What You Need to Know About Your Roof Warranty
When it comes time to replace your old roof, find out what options are available in the market first. Once you’ve figured out which roofing system is best for your home, it’s important to understand the details of your roof manufacturer’s warranty before you start working. Such contracts may seem simple, but unfortunately their language can easily mislead the buyer.
In addition, many homeowners have a misconception about their current roof guarantees, mainly because they have never thoroughly checked them. This error can really haunt the homeowner later when roof repairs are needed. Read on to learn about some of the National Roofing Contractors Association (NRCA) concerns you should know about roofing manufacturers’ warranties.
Don’t fall for a specific product just because it comes with a very long warranty. The long warranty is good, but it doesn’t guarantee the roof system will last for a long time. Very often, manufacturers use long-term warranties as a marketing tool, making them better than most other competitors in the industry. In fact, a well-made roof system shouldn’t last long enough to stick together. So, instead of making your purchasing decision based on warranty periods, focus on features such as durability, high-quality materials, and design compliance.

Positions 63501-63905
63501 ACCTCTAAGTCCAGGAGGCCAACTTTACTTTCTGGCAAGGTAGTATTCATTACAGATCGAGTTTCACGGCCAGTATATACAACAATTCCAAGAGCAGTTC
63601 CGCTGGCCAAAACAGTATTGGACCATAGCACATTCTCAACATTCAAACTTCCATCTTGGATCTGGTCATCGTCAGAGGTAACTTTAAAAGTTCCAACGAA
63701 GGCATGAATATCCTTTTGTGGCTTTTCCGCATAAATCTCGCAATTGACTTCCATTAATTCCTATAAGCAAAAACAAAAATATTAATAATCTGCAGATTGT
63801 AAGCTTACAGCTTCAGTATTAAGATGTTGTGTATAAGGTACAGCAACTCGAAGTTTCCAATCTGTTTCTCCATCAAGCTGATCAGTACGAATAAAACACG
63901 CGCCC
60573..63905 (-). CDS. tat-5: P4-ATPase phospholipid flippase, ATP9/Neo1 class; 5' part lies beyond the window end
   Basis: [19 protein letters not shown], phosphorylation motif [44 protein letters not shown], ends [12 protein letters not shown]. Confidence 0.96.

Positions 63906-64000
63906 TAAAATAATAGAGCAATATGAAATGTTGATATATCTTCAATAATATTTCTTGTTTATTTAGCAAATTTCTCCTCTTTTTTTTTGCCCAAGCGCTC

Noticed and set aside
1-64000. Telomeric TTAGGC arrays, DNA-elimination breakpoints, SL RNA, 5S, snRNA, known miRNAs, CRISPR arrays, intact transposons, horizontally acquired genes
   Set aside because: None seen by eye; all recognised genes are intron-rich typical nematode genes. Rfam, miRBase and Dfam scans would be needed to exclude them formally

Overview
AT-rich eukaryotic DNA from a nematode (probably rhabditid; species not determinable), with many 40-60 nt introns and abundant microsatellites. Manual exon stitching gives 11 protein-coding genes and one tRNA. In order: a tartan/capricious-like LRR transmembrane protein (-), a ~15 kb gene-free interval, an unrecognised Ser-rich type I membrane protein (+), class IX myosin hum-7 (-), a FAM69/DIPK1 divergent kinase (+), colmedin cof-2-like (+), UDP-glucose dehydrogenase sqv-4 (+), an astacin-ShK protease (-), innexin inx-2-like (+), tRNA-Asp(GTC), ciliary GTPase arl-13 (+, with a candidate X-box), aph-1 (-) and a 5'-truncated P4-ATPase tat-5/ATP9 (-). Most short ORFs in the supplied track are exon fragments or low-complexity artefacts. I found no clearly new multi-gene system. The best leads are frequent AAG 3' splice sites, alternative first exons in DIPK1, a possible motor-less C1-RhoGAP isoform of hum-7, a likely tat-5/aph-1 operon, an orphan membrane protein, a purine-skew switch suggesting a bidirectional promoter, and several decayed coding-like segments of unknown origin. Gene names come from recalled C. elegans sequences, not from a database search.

In addition, you cannot rely on all long-term guarantees. Manufacturers not only often create warranties without proper testing and technical studies, but some do not have such warranties at all in place. To make matters worse, some manufacturers who have promised to extend their product warranties can no longer actively or financially offer solutions to problems and roof repairs. As a result, homeowners find themselves in a difficult position when it comes time to replace or repair roof systems.
Very often, homeowners feel that their roof warranty covers all problems and repairs. Unfortunately, this is usually not the case. Such policies are very detailed and define very precisely what applies. In fact, many warranties do not make their product fit for installation in a particular type of home, will not leak, or fail.
This means that many roofing problems may not be covered under warranty, including manufacturing and material costs. Certain extended manufacturing and material guarantees may only be applied if the damage was caused by specific causes specified in the contract. These “material only” contracts usually only act as a substitute in the event of a leak.
Professionals recommend comparing and unbiased looking for proven options that fit well with the needs of your home so that you can make profitable decisions when purchasing roofing material. Consult your local roofing contractor for professional advice and recommendations on roof replacement and repair.